The dialogue I incited about hunting (my cross-post of the essay on “Better Terms” drew comment from a real live professional hunting blogger…) has had some surprising consequences. It’s a topic that has, like religion and politics, a lot of passionate feelings on both sides of the issue. Who knew the right to kill would be so fiercely defended by its adherents? And who knew I would be branded some kind of heretic for hinting condemnation of the practice?
Yes…passions ran high. Vehement, valid points were made by both sides. And I think perhaps part of the answer is that when the passion—or the compassion—goes away, as Silverdoe pointed out, it’s time to hang up the gun.
As well, I think there needs to be more passion, even compassion, associated with going to the store and buying a piece of pre-butchered, plastic-wrapped meat. Forget intending to make some kind of connection to the animal we’re about to eat; we have a hard enough time connecting to a human being in the meat department. As Cynthia pointed out, where we used to at least have skilled, knowledgeable tradesman standing behind the meat counters at our grocery stores, we now have glorified stock boys. Where we used to be able to ask the in-store butcher to cut and wrap a specific size or piece meat for us, we now have the choice of picking some “mystery cut” off the counter and hoping it will suit our needs, or just skipping it altogether. We invariably end up buying more than we need, just in order to make sure we have enough. (I’m sure that is no accident on the grocer’s part…)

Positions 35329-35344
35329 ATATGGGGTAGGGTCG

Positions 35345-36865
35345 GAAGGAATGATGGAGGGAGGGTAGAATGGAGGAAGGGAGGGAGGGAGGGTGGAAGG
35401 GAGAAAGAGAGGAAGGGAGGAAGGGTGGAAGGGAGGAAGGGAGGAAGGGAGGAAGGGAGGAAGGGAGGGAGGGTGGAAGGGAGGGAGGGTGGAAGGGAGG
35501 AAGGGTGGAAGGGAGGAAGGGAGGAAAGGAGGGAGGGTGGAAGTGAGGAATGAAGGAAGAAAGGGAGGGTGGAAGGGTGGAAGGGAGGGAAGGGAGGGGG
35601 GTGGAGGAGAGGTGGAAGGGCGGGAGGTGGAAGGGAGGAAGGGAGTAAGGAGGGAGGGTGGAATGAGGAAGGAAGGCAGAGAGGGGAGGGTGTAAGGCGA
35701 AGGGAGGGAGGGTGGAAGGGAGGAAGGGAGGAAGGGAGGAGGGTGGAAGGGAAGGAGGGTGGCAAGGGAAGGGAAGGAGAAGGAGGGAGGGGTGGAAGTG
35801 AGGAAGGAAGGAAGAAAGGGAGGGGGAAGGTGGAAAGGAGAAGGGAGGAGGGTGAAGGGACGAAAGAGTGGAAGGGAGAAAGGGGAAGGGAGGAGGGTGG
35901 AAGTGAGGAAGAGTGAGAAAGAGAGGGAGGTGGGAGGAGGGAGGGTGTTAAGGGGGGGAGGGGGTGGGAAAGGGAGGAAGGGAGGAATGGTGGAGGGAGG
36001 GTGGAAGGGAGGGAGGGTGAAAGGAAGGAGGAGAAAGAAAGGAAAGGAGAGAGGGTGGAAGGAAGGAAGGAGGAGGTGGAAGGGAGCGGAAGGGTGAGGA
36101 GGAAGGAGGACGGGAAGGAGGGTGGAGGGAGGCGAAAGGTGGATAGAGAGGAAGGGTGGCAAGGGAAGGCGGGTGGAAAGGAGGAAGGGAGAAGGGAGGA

I challenge anyone to walk into a Wal-Mart, Safeway, Albertson’s, or whatever the Huge Grocery Chain is in your area, and pick up off the shelves the exact cut of meat called for in any higher-end cookbook. And if you want to buy a small amount of something, like two chicken breasts or a four-ounce steak, you are going to pay through the nose. Again, it’s no accident that the bigger the package, the cheaper the meat. They tout it as a money-saving package for large families…but it really is a ploy to boost the ticket totals. They’re probably even hoping the remaining meat will sit in your freezer until it gets so old you’ll throw it out. Or they’ll really hit the jackpot if you use what you need out of a large package and forget to deal with the rest before it goes bad. How many times has this happened to you?
We have become a nation of mindless consumers, of meat as well as just about every other commodity in existence. We don’t know or care where it comes from, we just have to have it. We don’t think twice when a retailer forces us to buy more than we need in order to make us think we’re actually saving money. We don’t miss the image of half a cow or plucked chickens hanging from the ceiling at the butcher shop. It’s so much easier, much less “gross,” to pay $14 a pound for a little blob of red stuff tightly wrapped in neat, sterile-looking plastic. With the paper towels and hand sanitizer located conveniently above the rows of shiny packages of mystery meat.
When we first moved to Oregon, we scoffed at what we considered the out-dated, latent “hippie” culture in Eugene. We roared with laughter when a teacher at the community college told her class (of which hubs was a member) that her Thanksgiving meal was going to include a turkey, but it was going to be locally, organically grown, and butchered “with full respect for the animal.” After the self- examination I’ve experienced since posting my anti-hunting essay, I don’t find that funny at all anymore.
It’s only taken twenty-five years to finally get that message…